Merito Group is a boutique, woman-owned recruitment firm based in the Washington DC Metro Area which believes that the most important investment a company can make is in their employees. Having workers who are disengaged or following unhealthy lifestyles can tank productivity and harm the firm.
Sleeping on the Job
It’s a source of countless corny jokes, but also a very real problem in the modern workplace: overtired employees snoozing away the working day.
Of 1,001 people polled by mattress company Amerisleep, about 21 percent admitted to having gotten some shut-eye when they were supposed to be working. The drowsiest three industries were technology, where 70 percent of respondents who worked in that field admitted to sleeping on the job; construction (68.2 percent); and government and public administration (63.5 percent). Most wakeful were those who worked in arts, entertainment, and recreation, where 34.6 percent copped to having indulged in sleeping on the job.
Disengaged From Work
Even if they aren’t actually unconscious, employees spend a lot of the working day figuratively “out to lunch.”
Just over a quarter of working time is spent disengaged, according to a survey by Menlo Park, Calif.-based office staffing firm Accountemps, which had an independent research firm collect more than 2,800 responses from employees in 28 major U.S. cities.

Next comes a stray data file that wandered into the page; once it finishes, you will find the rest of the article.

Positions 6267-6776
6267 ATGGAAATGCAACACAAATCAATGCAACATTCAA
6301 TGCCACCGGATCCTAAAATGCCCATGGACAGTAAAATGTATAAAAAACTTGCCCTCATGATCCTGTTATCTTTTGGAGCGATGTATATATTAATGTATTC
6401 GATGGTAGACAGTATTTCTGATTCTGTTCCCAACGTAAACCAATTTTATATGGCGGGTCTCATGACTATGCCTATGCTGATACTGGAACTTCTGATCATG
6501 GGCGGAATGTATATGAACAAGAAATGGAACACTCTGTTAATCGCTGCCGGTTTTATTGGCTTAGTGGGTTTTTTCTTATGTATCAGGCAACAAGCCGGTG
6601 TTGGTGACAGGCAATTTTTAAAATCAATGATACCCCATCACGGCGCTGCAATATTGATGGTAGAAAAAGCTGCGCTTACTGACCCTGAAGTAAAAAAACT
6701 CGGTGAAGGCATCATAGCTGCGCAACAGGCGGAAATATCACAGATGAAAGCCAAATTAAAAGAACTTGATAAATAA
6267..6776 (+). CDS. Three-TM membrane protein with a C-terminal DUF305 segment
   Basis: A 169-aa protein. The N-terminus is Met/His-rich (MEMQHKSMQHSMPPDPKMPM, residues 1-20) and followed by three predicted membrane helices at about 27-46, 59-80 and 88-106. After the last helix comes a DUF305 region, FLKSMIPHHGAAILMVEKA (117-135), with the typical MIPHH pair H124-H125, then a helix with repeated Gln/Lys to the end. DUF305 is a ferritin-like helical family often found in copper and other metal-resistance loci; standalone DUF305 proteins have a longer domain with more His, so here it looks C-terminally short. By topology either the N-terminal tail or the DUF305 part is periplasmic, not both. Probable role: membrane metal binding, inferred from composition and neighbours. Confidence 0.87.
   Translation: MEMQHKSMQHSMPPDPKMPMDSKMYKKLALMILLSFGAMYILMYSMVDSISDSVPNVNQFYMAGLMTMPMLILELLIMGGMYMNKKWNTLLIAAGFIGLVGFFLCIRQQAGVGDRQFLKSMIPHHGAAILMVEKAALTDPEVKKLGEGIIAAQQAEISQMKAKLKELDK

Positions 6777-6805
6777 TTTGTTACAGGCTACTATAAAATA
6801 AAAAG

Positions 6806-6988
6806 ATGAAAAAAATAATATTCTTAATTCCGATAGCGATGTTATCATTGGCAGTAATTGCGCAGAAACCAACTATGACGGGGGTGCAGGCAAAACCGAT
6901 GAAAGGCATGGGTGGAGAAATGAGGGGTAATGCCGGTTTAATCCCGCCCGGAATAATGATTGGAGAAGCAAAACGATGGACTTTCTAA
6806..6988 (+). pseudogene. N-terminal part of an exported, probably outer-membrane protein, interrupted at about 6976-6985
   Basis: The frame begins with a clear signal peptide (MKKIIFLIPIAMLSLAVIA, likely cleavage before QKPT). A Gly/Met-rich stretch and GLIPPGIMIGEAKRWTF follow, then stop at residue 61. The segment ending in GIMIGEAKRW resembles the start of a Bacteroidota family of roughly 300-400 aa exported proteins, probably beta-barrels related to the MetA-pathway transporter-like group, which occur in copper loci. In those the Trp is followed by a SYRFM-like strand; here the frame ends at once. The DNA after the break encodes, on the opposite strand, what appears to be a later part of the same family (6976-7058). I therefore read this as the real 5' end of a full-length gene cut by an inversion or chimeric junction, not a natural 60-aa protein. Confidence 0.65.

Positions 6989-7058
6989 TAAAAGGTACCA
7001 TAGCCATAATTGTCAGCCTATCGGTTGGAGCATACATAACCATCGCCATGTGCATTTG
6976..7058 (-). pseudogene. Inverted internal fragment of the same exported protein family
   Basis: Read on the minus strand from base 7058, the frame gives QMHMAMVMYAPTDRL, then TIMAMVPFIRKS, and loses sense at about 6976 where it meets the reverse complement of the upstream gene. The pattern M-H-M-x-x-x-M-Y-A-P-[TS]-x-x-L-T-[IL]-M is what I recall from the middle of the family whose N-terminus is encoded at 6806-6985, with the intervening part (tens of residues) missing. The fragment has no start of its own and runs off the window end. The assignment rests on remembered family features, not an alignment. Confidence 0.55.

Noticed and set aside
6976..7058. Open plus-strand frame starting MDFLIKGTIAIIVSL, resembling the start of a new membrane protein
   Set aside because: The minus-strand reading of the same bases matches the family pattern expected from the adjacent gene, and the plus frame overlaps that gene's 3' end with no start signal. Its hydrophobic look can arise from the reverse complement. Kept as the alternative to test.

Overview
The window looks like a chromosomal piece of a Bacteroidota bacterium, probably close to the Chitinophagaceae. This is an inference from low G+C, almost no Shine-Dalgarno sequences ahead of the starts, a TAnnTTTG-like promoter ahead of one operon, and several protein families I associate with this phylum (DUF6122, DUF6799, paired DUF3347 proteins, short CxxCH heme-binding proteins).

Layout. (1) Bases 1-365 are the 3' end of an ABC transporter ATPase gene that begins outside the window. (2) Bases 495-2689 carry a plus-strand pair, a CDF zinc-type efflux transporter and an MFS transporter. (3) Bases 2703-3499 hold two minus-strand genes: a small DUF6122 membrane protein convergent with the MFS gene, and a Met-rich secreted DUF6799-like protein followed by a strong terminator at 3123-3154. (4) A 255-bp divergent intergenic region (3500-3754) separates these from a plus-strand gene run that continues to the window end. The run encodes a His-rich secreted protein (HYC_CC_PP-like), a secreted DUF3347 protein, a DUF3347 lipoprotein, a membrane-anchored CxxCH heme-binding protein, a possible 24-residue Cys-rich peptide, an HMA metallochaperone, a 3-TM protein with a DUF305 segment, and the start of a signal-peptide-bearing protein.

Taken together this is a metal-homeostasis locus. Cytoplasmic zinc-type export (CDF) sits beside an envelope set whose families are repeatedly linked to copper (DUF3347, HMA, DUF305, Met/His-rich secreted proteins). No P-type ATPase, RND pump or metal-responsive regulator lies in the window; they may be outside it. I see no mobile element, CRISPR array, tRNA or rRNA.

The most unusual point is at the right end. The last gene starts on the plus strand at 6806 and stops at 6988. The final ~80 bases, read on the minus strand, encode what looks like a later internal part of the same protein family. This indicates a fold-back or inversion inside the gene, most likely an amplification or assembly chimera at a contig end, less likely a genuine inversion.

The route to better engagement could be relatively simple and low-cost for employers, according to some of the responses the employees gave when asked what would help. The most popular answer was better perks (37 percent), with more challenging work and less red tape tied for second place at 31 percent each. One example of a perk mentioned in the Accountemps survey report: “Nap rooms.”
Get It Right at the Start
If employees’ disengagement is so deep that they’re sleeping or playing computer solitaire to while away the workday, there’s a fair chance the problem began when they first started working for their employer.
When it comes to onboarding activities, survey respondents gave the highest marks to introductions to their work team, in-person training, and tours of the facilities. Least popular were getting-to-know-you icebreakers, “consistent communication,” and overly chipper HR or recruiter personnel.